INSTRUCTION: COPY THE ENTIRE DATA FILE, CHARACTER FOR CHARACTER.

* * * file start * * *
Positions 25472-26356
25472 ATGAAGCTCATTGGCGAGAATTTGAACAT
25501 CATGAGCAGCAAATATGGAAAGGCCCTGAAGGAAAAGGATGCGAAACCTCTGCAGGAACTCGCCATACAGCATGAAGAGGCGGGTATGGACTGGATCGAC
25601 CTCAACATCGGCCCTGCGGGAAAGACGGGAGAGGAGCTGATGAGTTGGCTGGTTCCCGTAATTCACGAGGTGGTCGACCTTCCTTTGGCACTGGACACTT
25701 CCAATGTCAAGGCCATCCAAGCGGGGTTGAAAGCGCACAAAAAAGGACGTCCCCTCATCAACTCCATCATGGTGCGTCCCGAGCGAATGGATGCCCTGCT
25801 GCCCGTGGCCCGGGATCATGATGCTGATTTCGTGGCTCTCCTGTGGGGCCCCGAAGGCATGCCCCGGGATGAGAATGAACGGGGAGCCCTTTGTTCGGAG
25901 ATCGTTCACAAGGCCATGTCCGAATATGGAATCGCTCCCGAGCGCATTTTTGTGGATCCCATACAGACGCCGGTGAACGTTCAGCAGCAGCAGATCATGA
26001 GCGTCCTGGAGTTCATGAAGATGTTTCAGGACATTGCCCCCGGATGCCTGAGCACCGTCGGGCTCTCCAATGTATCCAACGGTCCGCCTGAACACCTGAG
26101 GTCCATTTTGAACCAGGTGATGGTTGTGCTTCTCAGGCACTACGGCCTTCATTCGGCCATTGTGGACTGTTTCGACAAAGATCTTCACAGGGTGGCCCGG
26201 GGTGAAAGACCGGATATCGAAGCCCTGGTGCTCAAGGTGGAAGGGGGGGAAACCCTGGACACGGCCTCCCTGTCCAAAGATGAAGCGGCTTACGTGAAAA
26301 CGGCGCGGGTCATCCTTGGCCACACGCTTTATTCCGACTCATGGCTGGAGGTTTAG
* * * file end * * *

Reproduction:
Positions 25472-26356
25472 ATGAAGCTCATTGGCGAGAATTTGAACAT
25501 CATGAGCAGCAAATATGGAAAGGCCCTGAAGGAAAAGGATGCGAAACCTCTGCAGGAACTCGCCATACAGCATGAAGAGGCGGGTATGGACTGGATCGAC
25601 CTCAACATCGGCCCTGCGGGAAAGACGGGAGAGGAGCTGATGAGTTGGCTGGTTCCCGTAATTCACGAGGTGGTCGACCTTCCTTTGGCACTGGACACTT
25701 CCAATGTCAAGGCCATCCAAGCGGGGTTGAAAGCGCACAAAAAAGGACGTCCCCTCATCAACTCCATCATGGTGCGTCCCGAGCGAATGGATGCCCTGCT
25801 GCCCGTGGCCCGGGATCATGATGCTGATTTCGTGGCTCTCCTGTGGGGCCCCGAAGGCATGCCCCGGGATGAGAATGAACGGGGAGCCCTTTGTTCGGAG
25901 ATCGTTCACAAGGCCATGTCCGAATATGGAATCGCTCCCGAGCGCATTTTTGTGGATCCCATACAGACGCCGGTGAACGTTCAGCAGCAGCAGATCATGA
26001 GCGTCCTGGAGTTCATGAAGATGTTTCAGGACATTGCCCCCGGATGCCTGAGCACCGTCGGGCTCTCCAATGTATCCAACGGTCCGCCTGAACACCTGAG
26101 GTCCATTTTGAACCAGGTGATGGTTGTGCTTCTCAGGCACTACGGCCTTCATTCGGCCATTGTGGACTGTTTCGACAAAGATCTTCACAGGGTGGCCCGG
26201 GGTGAAAGACCGGATATCGAAGCCCTGGTGCTCAAGGTGGAAGGGGGGGAAACCCTGGACACGGCCTCCCTGTCCAAAGATGAAGCGGCTTACGTGAAAA
26301 CGGCGCGGGTCATCCTTGGCCACACGCTTTATTCCGACTCATGGCTGGAGGTTTAG